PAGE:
[Cue movie voice over guy]
It’s been two years in the making…
But now they’ve come…
And No One knows what to expect…It’s…
[Cue percussive orchestral filler music]
Already exhibiting personality…
Our story continues from last week’s post.
Our pullets arrived late one Tuesday evening. They put themselves to bed shortly thereafter, so our introductions were made the next morning. We were instructed to keep them in the main coop/run for a few days to get them used to their new surroundings – to know where “home” was. That’s just what we did.
After 4 days we released them into the portable run, and they took to it immediately. We offered a dirt bath (the purple bin shown above), and they are obsessed with it. Chickens take dirt baths to protect themselves from mites, fleas, and lice. Additionally, we sprinkled diatomaceous earth in coop, run and portable run for extended protection. Diatomaceous earth can also be put in the food.
Let’s meet the hens, shall we?:
Polly the (Plymouth) Barred Rock. She is first to the food, and investigates everything ahead of the others. She is most likely our alpha hen.
Blanche the Barnevelder. She’s talkative and is probably the second eldest of the group.
Sneezy Biddy the Australorp. She came to us with a cold, but seems to be getting better with the help of some medication. Her feathers are black with a blue/green sheen like a Japanese beetle. We suspect she is the oldest and will probably start laying first.
Ethel the Easter Egger. Our youngest and smallest. She squeezes into places underneath the others. We find her wedged up next to Polly the Barred Rock every day. Her eggs will be blue or green (we hope) or pink.
Food: The girls eat approximately 4.5 ounces of food per day, per bird. Our 3 pound feeder lasts 2 days. We purchase soy-free, organic feed from either Modesto Mills (Malibu Feed Bin) or Cascade (Azure Standard).
Snacks: We’ve been advised that chicken scratch is crack, so we didn’t buy it. Instead we give them black oil sunflower seeds and scraps from the garden. They tear apart arugula, lettuces, kale and just about anything we give them.
Water: Our watering can holds 2 gallons, which we refill every other day. We tip the waterer over to clean out the gunk and wipe out debris every day.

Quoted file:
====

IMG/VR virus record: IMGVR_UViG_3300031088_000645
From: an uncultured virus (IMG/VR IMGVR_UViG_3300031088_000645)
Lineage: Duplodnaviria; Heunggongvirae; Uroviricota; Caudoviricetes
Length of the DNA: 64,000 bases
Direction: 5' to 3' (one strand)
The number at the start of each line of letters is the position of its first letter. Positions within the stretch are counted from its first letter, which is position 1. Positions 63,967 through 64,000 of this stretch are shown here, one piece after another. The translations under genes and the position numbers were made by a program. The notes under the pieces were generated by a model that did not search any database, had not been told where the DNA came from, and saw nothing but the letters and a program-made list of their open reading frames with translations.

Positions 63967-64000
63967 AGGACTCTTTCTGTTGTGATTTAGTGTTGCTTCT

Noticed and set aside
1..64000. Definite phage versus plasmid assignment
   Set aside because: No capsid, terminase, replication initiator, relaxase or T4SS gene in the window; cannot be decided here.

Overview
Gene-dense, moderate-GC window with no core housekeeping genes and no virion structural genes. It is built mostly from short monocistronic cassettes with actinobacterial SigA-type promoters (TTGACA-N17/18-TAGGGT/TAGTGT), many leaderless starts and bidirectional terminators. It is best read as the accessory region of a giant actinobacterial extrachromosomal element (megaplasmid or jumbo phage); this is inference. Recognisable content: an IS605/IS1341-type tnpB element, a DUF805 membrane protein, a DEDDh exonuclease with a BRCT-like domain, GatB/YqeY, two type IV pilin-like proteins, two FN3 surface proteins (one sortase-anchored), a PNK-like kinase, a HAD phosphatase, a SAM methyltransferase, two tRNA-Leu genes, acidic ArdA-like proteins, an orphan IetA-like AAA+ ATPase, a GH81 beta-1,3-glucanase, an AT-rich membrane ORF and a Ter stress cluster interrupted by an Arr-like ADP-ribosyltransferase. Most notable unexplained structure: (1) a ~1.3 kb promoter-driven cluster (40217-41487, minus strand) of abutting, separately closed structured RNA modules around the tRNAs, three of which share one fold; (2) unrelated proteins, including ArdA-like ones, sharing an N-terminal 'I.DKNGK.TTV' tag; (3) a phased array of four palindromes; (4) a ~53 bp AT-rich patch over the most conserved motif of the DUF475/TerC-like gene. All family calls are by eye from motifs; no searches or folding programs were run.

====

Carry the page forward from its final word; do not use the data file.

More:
Coop: Using our dearly departed cat’s pooper scooper and bucket, we clean out the coop daily and replace any bedding when it gets low. We choose this method rather than the weekly dump and refill option. This saves money on bedding.
Run: We were advised not to put down bedding in the extended run. They are happy to peck and scratch in the dirt.
Bedding: Pine shavings instead of straw appeared to be our best choice. Pine shavings apparently absorb moisture best and provide a more inhospitable environment for lice and bugs to breed. We bought a bale at Malibu Feed Bin and expect it to last several months.
Overall we are delighted with out new hens. They provide hours of entertainment. They inform us daily of what they need and are relatively self-sufficient otherwise.
What we’ve learned:
The perch is supposed to be the highest thing in the coop. If not, they will not use it. Our perches were lower than the egg boxes, so they slept and pooped in the egg boxes. They also slept on the floor of the coop – not good considering that 50% of the pooping happens in there.
What we did:
We raised the perches and lowered the head space in the nesting boxes with some cardboard. Lowering head space means they can’t stand up to poop. After a few days, the girls were sleeping on the perches and stopped relieving themselves in the nesting box. We have since removed the cardboard, and all is well. Special thanks goes to my husband for figuring all of that out.
As the days get longer, and they reach maturity, we hope to see eggs. For now we are enjoying the free entertainment and fertilizer.